The black-handled knife that is the traditional witches’ weapon. It is

used for drawing the magic circle and for controlling and banishing


The use by witches of a magical weapon of this kind is very ancient.

A picture upon a Greek vase of circa 200 B.C. shows two naked witches

engaged in ‘drawing down the moon’, that is, invoking the powers of the

moon to aid in their magic. One holds a wand and the other a short

sword. Evidently the magical knife could have evolved from this sword.

An engraved gem from ancient Rome shows Hecate, the goddess of

witchcraft, in triple form. Her three pairs of arms bear the symbols of a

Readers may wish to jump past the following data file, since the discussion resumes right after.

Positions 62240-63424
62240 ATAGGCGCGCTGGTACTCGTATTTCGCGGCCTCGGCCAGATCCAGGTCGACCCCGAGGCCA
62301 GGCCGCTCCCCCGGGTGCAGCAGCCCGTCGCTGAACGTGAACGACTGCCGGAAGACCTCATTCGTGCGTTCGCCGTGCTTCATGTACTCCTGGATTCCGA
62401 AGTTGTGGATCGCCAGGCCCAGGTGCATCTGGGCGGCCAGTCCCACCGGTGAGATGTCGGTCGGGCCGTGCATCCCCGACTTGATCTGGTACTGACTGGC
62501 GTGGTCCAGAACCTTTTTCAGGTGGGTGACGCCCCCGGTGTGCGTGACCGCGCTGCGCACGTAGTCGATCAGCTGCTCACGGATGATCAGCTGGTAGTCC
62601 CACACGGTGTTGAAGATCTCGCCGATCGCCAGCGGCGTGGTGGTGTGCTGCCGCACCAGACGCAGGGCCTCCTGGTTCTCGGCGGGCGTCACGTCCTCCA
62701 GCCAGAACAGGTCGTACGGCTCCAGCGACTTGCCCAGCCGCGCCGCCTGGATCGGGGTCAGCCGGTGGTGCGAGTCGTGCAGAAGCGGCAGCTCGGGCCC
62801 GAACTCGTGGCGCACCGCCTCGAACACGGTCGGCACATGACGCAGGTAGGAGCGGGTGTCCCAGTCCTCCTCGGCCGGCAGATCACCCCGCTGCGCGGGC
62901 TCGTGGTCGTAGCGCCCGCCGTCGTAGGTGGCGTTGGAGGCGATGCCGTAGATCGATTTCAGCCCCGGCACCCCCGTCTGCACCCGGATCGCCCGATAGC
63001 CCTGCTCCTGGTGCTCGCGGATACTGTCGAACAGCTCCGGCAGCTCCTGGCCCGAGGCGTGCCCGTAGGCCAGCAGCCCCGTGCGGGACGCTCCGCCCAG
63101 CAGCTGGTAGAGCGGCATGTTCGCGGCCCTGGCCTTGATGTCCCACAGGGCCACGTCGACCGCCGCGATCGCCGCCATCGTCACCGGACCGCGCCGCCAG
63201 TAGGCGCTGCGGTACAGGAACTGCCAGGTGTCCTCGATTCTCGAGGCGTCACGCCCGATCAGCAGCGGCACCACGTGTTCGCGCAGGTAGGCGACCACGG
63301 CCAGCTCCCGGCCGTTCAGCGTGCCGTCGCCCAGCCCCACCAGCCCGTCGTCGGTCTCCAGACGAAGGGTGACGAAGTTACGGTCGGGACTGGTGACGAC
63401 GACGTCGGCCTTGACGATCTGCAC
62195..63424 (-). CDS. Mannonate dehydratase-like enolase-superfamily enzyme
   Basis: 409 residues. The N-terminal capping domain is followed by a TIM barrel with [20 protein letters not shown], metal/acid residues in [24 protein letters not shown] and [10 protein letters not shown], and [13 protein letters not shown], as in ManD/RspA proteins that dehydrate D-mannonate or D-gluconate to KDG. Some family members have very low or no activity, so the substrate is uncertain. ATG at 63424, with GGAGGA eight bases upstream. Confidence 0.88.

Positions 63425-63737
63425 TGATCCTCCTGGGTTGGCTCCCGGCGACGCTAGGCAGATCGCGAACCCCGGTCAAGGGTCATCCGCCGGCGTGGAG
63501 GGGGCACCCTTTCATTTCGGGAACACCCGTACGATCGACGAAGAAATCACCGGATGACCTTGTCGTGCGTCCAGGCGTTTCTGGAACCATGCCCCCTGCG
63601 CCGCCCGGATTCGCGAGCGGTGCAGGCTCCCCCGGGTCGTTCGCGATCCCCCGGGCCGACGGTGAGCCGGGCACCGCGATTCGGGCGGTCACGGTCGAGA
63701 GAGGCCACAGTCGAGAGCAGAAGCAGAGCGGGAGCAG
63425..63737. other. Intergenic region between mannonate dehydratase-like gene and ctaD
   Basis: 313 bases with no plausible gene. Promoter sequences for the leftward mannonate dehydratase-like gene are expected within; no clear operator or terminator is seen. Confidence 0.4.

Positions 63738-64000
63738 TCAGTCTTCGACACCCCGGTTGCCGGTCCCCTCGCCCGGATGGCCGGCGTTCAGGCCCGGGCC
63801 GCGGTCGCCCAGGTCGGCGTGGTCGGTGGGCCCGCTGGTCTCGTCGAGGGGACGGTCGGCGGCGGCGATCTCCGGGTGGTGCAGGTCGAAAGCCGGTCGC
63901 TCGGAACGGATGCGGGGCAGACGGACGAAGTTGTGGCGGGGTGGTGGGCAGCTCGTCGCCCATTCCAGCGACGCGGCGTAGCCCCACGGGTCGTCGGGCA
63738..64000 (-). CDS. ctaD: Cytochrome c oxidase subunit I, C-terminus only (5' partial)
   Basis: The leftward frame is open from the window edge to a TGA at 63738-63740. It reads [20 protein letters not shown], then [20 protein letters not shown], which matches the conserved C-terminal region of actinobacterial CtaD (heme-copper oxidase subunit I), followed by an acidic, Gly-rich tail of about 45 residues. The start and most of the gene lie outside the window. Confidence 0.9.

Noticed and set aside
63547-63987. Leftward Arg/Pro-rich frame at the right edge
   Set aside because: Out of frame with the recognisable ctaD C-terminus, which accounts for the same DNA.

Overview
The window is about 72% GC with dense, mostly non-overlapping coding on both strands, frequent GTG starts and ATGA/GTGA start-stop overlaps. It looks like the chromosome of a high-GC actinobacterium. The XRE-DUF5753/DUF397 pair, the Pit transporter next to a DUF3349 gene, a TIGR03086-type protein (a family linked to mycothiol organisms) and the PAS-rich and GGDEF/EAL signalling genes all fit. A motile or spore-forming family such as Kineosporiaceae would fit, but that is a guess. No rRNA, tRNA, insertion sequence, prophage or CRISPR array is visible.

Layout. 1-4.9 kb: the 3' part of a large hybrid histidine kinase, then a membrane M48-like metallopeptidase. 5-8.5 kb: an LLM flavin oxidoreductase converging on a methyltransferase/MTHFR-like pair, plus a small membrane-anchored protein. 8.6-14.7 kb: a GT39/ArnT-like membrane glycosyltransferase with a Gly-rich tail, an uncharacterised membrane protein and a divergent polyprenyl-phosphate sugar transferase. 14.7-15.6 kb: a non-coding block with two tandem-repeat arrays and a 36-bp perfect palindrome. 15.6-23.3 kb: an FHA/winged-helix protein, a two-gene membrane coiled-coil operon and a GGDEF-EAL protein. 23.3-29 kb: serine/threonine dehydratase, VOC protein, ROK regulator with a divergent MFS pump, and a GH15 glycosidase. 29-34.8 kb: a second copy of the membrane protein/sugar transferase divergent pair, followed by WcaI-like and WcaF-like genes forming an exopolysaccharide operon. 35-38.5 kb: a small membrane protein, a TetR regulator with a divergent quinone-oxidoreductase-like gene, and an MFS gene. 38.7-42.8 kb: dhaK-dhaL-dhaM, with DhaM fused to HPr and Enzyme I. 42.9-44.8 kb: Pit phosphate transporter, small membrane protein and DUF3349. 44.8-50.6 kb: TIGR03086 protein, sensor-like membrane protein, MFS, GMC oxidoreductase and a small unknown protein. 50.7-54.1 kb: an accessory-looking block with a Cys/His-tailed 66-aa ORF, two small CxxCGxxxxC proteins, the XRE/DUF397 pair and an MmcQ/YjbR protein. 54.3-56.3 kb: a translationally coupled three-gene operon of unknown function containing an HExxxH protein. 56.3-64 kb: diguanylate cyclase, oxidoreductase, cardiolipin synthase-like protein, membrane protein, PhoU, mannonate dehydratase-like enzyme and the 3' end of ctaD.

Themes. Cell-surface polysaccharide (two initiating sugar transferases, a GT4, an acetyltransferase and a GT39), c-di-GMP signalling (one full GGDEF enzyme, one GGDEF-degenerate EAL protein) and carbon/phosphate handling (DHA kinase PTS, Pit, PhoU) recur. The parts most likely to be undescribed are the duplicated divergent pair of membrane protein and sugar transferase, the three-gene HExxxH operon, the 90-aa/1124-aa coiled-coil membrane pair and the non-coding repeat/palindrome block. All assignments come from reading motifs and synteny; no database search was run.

burning torch, a scourge, and a magical dagger; once again, this appears

to be a prototype of the Athame.

An early edition of the grimoire called the Clavicle of Solomon, dated

1 572 and now in the British Museum, mentions the magical knife by the

name Arthana. A woodcut which illustrates Olaus Magnus’ Historia de

Gentibus Septentrionalibus (History of the Northern Peoples), published

at Rome in 1 555, shows a witch controlling a phantasmagoria of

demons which she has conjured up, by brandishing an Athame in one

hand and a bunch of magical herbs in the other. One of the fantastic

witchcraft pictures of the Dutch artist Teniers depicts a similar scene

of a witch controlling spirits by means of her Athame.

The use of a consecrated dagger to control spirits is also known in

Tibet. These weapons, known to Westerners as ‘devil-daggers’, have a

triangular blade and a haft in the shape of the dorje, or thunderbolt. It

is curious how such a magical belief should be found in places so far


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